The film takes its foundation from a Hideji Hojo play based on part of Eiji Yoshikawa’s serialized novel about Miyamoto, and places heavy emphasis on the relationship between the burgeoning samurai and the immaculately beautiful Otsu, whom Yachigusa portrays. And in contrast to the film’s two sequels—Samurai II: Duel at Ichijoji Temple (1955) and Samurai III: Duel at Ganryu Island (1956), which generally charged Otsu with following Musashi around, to the point where another recurring character played by Mariko Okada became the more interesting love interest—Samurai I: Musashi Miyamoto presents Otsu as a fully drawn person with contextualized struggles extending well beyond those in her romantic tenacity.
Yachigusa portrays Otsu as a fragile person emotionally battered by those around her (betrayed by her fiancé; cornered and tormented by her betrothed’s family). She initially blames Musashi for pulling her fiancé toward the path of war—and thus away from her—but later comes to identify with him once society rears its ugly head; both of them have been betrayed by the people in their lives (Otsu realizes her fiancé was not worthy of devotion after he marries another woman; everyone in Musashi’s village compliantly joins forces with the warmongers seeking his death) and feel completely and utterly alone, with no one to seek consolation from besides each other. Otsu’s empathy culminates with an initiative to save Musashi after he’s captured, followed by a beautifully romantic scene of the two characters reconciling on the banks of a stream. And then there’s the heartbreaking finale in which Otsu’s left behind as the man she loves wanders off to begin his journey as a samurai.
Samurai I: Musashi Miyamoto pivots on Mifune’s transformation from a glory-seeking ruffian into a cultured swordsman, but it is the relationship between him and Yachigusa that makes up the picture’s emotional core. And while I do take issue with how Otsu became a tad too sidelined as the trilogy went along, the character’s lasting commitment to Musashi nonetheless embodies Yachigusa’s screen image as self-sacrificing woman who only wants to be loved. Moreover, she did have some powerful moments emphasizing the pain her character was going through: watching Musashi change before her eyes, losing her strength (both physical and emotional), finally reaching the point where, at the end of Samurai III: Duel at Ganryu Island, she can barely go on. And even when at long last she is able to be with the man she loves, she cannot escape the realization that, due to their experiences, things will never be the same. As she laments, “I wish you were still the [man] I used to know.” I have many reservations with the finale of this trilogy, but there are jabs of touching melancholy stemming from Yachigusa’s character, and the actress delivers them faultlessly.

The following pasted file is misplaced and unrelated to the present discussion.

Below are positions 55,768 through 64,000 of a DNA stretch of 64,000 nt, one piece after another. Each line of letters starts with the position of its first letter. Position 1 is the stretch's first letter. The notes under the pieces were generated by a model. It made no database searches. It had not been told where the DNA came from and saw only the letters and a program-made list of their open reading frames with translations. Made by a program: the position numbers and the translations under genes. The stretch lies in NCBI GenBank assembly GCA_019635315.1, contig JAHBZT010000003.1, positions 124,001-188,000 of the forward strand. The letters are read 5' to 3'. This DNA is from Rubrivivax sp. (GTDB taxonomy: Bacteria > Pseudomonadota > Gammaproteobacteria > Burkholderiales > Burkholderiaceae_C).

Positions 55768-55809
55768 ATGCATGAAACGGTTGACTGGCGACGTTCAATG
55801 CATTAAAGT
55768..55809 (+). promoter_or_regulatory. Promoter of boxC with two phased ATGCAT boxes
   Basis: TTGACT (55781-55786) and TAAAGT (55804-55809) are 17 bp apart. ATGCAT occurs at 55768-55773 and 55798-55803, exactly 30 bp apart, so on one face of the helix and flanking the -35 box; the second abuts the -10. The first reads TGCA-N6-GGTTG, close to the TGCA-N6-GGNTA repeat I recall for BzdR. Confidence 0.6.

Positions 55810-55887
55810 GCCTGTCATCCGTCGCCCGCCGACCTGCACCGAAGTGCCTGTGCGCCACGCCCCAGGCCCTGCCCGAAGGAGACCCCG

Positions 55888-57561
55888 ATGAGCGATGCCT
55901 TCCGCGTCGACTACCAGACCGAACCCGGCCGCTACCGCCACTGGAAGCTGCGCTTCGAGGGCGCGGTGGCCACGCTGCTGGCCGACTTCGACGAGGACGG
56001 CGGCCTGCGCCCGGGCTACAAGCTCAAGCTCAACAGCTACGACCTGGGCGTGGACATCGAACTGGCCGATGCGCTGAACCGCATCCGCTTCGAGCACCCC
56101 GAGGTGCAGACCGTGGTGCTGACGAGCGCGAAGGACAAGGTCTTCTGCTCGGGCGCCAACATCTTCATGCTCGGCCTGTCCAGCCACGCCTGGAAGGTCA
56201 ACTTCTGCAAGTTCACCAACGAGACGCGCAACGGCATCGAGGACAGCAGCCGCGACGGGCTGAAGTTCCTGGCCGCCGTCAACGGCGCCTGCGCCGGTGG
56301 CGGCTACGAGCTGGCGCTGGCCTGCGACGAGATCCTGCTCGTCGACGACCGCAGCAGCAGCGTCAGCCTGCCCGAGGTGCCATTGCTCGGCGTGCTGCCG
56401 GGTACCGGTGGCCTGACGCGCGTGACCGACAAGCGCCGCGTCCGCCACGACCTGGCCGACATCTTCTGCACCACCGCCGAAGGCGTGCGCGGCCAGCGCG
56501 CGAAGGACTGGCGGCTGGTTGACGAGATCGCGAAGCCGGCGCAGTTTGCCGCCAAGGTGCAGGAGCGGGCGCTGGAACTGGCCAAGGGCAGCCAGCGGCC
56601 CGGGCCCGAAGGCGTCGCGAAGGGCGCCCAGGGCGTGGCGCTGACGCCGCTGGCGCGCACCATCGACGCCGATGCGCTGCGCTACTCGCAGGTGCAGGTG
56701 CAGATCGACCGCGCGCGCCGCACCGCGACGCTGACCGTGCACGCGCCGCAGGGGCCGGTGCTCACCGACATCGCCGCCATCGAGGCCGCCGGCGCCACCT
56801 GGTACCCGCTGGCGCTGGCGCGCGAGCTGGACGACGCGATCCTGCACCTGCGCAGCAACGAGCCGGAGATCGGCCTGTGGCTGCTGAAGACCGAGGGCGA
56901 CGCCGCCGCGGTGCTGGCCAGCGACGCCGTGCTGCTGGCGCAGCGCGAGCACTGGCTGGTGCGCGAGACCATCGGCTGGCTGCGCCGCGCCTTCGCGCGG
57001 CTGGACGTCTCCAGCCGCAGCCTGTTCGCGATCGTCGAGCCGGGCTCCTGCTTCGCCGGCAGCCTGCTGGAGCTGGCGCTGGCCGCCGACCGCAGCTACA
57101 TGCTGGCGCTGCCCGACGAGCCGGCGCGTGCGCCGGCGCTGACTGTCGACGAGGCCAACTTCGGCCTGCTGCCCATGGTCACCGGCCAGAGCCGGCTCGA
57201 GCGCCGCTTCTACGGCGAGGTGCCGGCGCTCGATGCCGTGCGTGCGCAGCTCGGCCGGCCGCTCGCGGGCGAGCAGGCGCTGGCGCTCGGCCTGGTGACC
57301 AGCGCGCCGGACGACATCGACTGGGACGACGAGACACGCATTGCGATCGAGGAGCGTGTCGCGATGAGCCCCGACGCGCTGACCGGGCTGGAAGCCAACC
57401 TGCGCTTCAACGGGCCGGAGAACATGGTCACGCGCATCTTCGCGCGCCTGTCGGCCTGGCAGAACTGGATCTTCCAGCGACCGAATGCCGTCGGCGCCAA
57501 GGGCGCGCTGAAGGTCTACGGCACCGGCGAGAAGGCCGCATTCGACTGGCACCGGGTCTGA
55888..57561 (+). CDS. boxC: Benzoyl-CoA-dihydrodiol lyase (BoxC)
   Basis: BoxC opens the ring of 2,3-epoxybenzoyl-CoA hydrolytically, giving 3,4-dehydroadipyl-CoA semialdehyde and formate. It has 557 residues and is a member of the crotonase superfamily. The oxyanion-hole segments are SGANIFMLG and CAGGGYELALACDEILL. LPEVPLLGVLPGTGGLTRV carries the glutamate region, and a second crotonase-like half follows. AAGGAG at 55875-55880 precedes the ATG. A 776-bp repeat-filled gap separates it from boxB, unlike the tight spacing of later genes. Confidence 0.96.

To reiterate, Kaoru Yachigusa by no means only played quietly hurting women like Otsu, for she did at times break away from her screen image or, more interestingly, perform variants of it. During Toho’s trial run efforts to create a name for her overseas, Yachigusa was often cast in lavish international productions such as The Legend of the White Serpent (1956), co-financed by Hong Kong’s Shaw Brothers Studio and based on a popular Chinese legend, for which she acted as a voice of reason amid a doomed relationship between two others. Before that, she’d played the titular role in the 1954 Madame Butterfly (joint-produced between Toho, Rizzoli Films, and Gallone Productions), which came from a stage adaptation of Giacomo Puccini’s opera—in essence allowing her to enact a western rendition, if you will, of her usual part of a Japanese woman suffering from heartbreak.
On Yachigusa’s home turf, the 1957 adaptation of Yasunari Kawabata’s novel Snow Country again placed the actress within the framework of a woman devoted to the man she loves, but this time she’s characterized as fiery and passionate, outspoken and protective, pouring her heart into caring for someone too ill to care for himself. (And let it be said her performance is by far the best thing about this production: she captures the exact image I had of the character when I read the novel.)